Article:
Games in the classroom use the potential of play to supplement learning. They can enhance learning, be a reward, and break up tedious learning tasks. They can be a fun and valuable activity to encourage good classroom behavior. Sometimes there is extra time in class, especially at the end of the day or assignment. Nothing wrong with letting students have a little fun. These games have been modified to get the whole class involved. One of the worst things you can hear is, "I never get picked." The popular kids claim they don't get picked enough, the unpopular kids complain they never get picked. These games solve the problem.(If you need ideas specifically for Brain Breaks, visit: Brain Break Ideas)
Always a classroom favorite. You need a nerf ball or very soft ball.
Students sit on desks and toss the ball around. If they talk, they are "out" and must sit down. If they drop the ball, throw it so it is uncatchable, or interfere with a throw or a catch, they are out and must sit own. If they drop a catchable ball, they are also out. Soon, hopefully, all but 1 student is left as the winner. You can modify this if you wish. One problem is students sitting down get bored.
Bored student=loud student. You can have it so nobody gets out, just needs to be quiet. Tossing a ball around in the classroom is its own reward! You need more rules, however to make it safe:
-If you drop the ball, then you ARE THE ONLY student to go and get the ball and give it to a random player, then sit down.
-No standing, waving hands, calling out, or other unsafe practices.
-You need to keep a handle on this game as it can do some harm to the classroom.
- cannot toss the ball back to the same person that tossed it to them
Use a stuffed animal instead of a ball.
Boy must toss to girl, girl must toss to a boy. Read: How to Motivate Your Students.
If the ball is small enough, and soft enough, have kids put one hand behind their backs.
You can make teams and have students stand in two groups facing each other. A student dropping the ball sits down. Then roots for their team.
Have shorter games by not having all students play. You can say something like, "All students wearing red will play this round." You can also eliminate a bunch of students at one time by calling the same thing during the game, having them sit down.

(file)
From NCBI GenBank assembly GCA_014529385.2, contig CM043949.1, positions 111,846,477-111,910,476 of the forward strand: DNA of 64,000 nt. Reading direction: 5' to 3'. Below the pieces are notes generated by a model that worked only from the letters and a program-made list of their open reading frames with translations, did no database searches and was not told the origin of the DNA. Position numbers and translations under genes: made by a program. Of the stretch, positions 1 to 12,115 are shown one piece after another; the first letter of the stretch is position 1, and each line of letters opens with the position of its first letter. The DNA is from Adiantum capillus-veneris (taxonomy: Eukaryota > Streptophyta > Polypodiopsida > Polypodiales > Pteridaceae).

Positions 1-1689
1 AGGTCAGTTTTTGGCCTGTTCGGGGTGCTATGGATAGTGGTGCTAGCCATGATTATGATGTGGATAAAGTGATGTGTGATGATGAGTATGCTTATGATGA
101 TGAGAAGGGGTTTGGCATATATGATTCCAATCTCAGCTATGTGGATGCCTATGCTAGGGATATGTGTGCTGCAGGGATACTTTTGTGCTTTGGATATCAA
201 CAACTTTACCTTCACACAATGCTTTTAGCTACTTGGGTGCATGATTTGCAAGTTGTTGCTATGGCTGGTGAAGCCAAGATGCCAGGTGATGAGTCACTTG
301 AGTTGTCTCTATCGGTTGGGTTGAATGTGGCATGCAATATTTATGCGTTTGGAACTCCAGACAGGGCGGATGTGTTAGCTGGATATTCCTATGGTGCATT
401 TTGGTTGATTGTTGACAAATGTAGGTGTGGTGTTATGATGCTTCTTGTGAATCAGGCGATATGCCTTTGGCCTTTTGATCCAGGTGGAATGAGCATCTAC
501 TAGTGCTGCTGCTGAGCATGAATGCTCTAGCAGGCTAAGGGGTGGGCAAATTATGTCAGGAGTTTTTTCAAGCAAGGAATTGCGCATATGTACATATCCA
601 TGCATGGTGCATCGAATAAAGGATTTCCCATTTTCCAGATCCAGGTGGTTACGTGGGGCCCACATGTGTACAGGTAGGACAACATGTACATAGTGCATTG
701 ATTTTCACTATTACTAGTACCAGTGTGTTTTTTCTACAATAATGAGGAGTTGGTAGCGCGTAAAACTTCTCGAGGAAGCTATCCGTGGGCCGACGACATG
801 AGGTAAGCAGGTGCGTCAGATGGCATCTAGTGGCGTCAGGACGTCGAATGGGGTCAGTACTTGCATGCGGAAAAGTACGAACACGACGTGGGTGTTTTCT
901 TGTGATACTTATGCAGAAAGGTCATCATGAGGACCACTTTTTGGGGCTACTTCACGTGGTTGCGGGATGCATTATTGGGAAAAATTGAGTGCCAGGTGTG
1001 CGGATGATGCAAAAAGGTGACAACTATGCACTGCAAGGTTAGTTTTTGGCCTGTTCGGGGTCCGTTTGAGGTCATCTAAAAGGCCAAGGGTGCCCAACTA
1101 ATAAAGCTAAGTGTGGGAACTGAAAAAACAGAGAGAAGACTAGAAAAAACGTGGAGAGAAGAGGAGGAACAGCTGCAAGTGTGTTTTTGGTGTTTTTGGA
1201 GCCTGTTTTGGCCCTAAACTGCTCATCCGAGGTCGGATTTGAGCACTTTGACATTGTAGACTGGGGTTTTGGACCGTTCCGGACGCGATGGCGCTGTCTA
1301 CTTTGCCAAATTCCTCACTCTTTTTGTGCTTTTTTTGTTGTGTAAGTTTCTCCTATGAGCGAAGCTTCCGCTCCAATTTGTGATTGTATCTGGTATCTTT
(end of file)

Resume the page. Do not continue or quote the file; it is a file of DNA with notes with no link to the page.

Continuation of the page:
Pass out a worksheet to all students before the game with basic math facts. Maybe twenty problems grade appropriate, like times tables. When a student gets out, they sit and complete the problems to get back in. They only get back once.
To get all students involved, keep an eye out for those not getting enough chances. Let's say Amanda is being shut out. At a random time, after a student catches the ball, say something like, "Toss the ball to Amanda."
You can come up with any ideas on your own!
If you have a whiteboard, you can use 3 markers, if not use a chalkboard and 3 pieces of chalk. On the board you write the numbers 1, 2, and 3 near the top. Basically as high as an average child in the classroom can reach while straining.
Don't write it at normal writing height. Space the numbers about 2-3 feet apart. Enough room so 1 kid can stand under a number and have elbow room. You also set up a chair at the opposite end of the room from the boards.
Pick a student and sit them in the chair. Turn the chair so the person sitting in the chair looks away from the board. You don't want them to see the ones who you will pick now.
Pick 3 kids now. Being silent as to not give away who the child is. (You'll see why) The first kid picked goes to 1, second to 2, third to 3. If you need to point and remind, go ahead. If you use 3 different colored markers, you can write the numbers using a different color. That way, it is obvious who goes where. Okay.
So now you have 3 kids up at the board and 1 at the back. You instruct the ones at the board to "Draw a ____." Fill in the blank with your choice! Cat, dog, tree, mouse, etc. Something fast and simple. Give them 30 seconds to draw. When they are finished, they sit down quietly.